Learning to manage your money: Hopkins requires students to take financial courses to graduate
Take a moment and think about how much money you’ve spent in the last two weeks.
Do you even remember how much you’ve used in a month? Was it less than $50? Maybe you didn’t even think about that one time when you whipped out your credit card and paid for your friend’s meal along with yours.
Credit cards, loans, credit scores, banking, budgeting, taxes, insurance and identity theft—these are some of the topics that David Braaten, a secondary master teacher for the Hopkins Public School District, covers in his personal finance class, which is part of a financial literacy requirement for Hopkins students.
In 2011, Hopkins became the first school district in the state to make financial literacy a requirement for graduation, according to the school website. Now, students who complete the program also receive three college credits from North Hennepin Community College in Brooklyn Park, which has partnered with the Hopkins business education department.
“The thing I pride myself on is it’s a class that absolutely everyone in that classroom will use,” Braaten said. “And it’s more than just to be a functioning member of society. You still have money implications. You can sit here and pretend that this doesn’t relate to you, but then you just really don’t get it.”
Hannah Nelson, a senior at Hopkins High School, said the class helped her begin thinking about the future.
“This class gave me a lot of information that gave me an understanding of what I will need to do in my financial future, like pay taxes and create a budget,” Nelson said.
Students in David Braaten’s financial class listen as Mike Rothman (second from left), the commissioner of the Minnesota Department of Commerce, pays a visit to the class in April to record a podcast. (Photo courtesy of Hopkins School District Communications)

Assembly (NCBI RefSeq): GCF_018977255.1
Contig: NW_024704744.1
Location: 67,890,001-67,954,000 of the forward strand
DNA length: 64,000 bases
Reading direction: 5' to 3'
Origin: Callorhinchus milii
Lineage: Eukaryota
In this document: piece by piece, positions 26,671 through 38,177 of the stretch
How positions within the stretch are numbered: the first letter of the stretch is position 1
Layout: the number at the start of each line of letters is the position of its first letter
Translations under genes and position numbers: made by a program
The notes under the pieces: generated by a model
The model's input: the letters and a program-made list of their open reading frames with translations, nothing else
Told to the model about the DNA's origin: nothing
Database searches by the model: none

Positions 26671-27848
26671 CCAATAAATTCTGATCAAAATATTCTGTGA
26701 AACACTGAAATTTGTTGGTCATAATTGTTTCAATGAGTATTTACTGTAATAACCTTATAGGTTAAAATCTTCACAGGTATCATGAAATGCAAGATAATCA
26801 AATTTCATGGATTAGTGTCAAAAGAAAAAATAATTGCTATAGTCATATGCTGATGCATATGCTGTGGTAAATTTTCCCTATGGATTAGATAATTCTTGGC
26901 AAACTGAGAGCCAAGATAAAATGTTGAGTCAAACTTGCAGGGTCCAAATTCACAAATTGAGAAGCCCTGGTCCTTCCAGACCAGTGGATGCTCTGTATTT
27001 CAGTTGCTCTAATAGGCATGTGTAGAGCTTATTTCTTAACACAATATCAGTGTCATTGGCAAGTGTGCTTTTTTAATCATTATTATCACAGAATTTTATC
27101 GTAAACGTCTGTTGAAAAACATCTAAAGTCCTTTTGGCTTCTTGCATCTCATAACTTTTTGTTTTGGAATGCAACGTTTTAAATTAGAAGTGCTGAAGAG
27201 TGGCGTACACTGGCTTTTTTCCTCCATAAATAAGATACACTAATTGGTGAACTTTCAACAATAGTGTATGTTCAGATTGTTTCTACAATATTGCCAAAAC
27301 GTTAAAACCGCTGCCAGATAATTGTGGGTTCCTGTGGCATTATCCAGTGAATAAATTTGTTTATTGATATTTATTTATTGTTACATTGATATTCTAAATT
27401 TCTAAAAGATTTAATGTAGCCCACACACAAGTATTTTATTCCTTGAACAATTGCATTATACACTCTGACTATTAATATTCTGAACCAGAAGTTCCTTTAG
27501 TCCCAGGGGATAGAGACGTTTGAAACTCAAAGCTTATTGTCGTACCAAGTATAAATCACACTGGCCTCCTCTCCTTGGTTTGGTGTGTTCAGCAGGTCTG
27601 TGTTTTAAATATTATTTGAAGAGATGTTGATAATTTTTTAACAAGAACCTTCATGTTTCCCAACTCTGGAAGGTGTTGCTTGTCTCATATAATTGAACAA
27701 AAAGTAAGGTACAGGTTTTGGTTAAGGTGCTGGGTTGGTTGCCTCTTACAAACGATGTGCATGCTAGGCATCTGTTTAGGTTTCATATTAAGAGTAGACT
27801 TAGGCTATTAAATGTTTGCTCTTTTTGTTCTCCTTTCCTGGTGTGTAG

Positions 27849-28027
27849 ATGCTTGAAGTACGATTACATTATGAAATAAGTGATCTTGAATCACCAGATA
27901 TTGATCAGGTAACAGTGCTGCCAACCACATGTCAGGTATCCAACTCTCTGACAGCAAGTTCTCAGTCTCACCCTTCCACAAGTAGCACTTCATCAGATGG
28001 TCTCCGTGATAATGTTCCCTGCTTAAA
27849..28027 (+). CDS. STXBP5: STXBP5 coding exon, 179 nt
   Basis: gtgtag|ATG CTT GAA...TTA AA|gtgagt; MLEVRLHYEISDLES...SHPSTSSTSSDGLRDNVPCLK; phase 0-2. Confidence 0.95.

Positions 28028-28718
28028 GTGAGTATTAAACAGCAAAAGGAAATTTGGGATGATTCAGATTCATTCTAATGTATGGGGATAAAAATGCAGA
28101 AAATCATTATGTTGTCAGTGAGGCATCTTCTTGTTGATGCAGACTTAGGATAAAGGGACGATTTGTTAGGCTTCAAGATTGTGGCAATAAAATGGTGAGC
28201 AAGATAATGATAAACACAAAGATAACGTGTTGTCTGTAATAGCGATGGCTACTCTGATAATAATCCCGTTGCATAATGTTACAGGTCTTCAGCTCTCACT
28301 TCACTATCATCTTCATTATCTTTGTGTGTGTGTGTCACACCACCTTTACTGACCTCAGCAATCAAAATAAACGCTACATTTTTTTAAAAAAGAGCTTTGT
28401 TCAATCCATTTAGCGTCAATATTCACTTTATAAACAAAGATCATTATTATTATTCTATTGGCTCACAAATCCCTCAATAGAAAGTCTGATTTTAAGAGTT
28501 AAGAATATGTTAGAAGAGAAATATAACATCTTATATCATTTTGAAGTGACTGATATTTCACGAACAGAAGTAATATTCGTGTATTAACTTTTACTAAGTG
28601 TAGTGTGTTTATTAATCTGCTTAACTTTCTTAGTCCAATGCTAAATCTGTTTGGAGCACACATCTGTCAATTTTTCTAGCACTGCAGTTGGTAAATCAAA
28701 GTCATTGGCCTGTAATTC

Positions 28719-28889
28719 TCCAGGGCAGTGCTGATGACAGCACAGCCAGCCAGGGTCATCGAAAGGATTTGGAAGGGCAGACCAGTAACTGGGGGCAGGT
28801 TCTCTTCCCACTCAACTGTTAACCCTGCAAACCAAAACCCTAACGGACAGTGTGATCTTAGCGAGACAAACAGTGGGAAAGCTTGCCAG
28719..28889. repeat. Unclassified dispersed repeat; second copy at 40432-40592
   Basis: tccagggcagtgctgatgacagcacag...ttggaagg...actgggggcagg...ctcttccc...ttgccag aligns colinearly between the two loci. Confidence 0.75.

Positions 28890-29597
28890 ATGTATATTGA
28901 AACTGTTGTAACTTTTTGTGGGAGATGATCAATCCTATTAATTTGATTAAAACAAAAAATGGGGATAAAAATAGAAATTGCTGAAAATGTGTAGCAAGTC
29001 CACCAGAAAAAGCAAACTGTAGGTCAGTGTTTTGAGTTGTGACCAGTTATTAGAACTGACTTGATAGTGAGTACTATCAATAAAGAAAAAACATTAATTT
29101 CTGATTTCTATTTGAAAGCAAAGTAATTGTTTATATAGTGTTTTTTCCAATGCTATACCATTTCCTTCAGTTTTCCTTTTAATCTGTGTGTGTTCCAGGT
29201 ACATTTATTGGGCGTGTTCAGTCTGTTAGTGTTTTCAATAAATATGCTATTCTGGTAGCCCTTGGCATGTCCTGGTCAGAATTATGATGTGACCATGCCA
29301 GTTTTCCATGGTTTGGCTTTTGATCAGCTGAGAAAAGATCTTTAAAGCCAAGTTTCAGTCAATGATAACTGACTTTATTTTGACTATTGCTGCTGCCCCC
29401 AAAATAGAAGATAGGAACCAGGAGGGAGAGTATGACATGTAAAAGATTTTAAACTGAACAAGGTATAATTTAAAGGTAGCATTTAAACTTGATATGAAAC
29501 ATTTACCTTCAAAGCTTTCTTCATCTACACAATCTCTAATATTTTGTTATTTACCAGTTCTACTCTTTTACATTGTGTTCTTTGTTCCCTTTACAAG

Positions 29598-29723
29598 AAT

An upperclassmen personal finance class that Braaten teaches and a ninth-grade finance class are the only required finance courses at Hopkins High School. However, other finance classes are offered as electives. These courses can be a desirable choice for students who might not have a way to get to a college to take classes in programs such as Postsecondary Enrollment Options (PSEO).
“The course is similar to personal finance classes offered in college so there is a provided, convenient option to apply for that college credit,” Hopkins senior Ritzcel Miguel said.
The program has two parts: a class for freshmen that is based on finance concepts and a class for juniors and seniors that is centered on application. The two go hand-in-hand and are part of the graduation requirement.
The students who take the upperclassmen course that sign up for college credit usually put more effort into their daily work, according to Braaten. The grade they receive in the high school class goes on their college
“I hold it over their heads,” Braaten said. “I’m like, ‘Hey, you’re getting a D. You’re getting college credit. Get (it) together.’ I mean, it steps up the ante for them a bit.”
After completing the two required classes, students receive college credit from North Hennepin Community College that can be transferred to any higher education institution that accepts credits from the Minnesota State Colleges and Universities System, according an article on the school website. For the credits to be transferrable, the student also has to have a 2.0 grade point average.
“North Hennepin Community College recognizes the excellence in our personal finance curriculum and felt there was a strong alignment to what they were already offering,” Tim Amlie, the career and technical education coordinator, said in an article on the school’s website.
The number of high school students who choose to sign up for college credit is high, according to Braaten. An estimated 600 students per year will be able to receive college credit through the program, according to the article on the school website.
“The majority of them sign up for it,” Braaten said. “Statistically speaking, out of my sections of 36 (students) in class, about 27 of them sign up for the college credit.”
Christopher Gregoire is a junior currently taking the class, and he has specific things he hopes to learn during his time in the course.
“I want to know more about how to set some specific life goals, and how to achieve them,” Gregoire said.
Nelson took the class last term. And if it weren’t mandatory, would she still have enrolled in it?
“I believe I would have still taken the class had it not been required,” Nelson said, “because it is information crucial to my future and that I knew I would apply to my life.”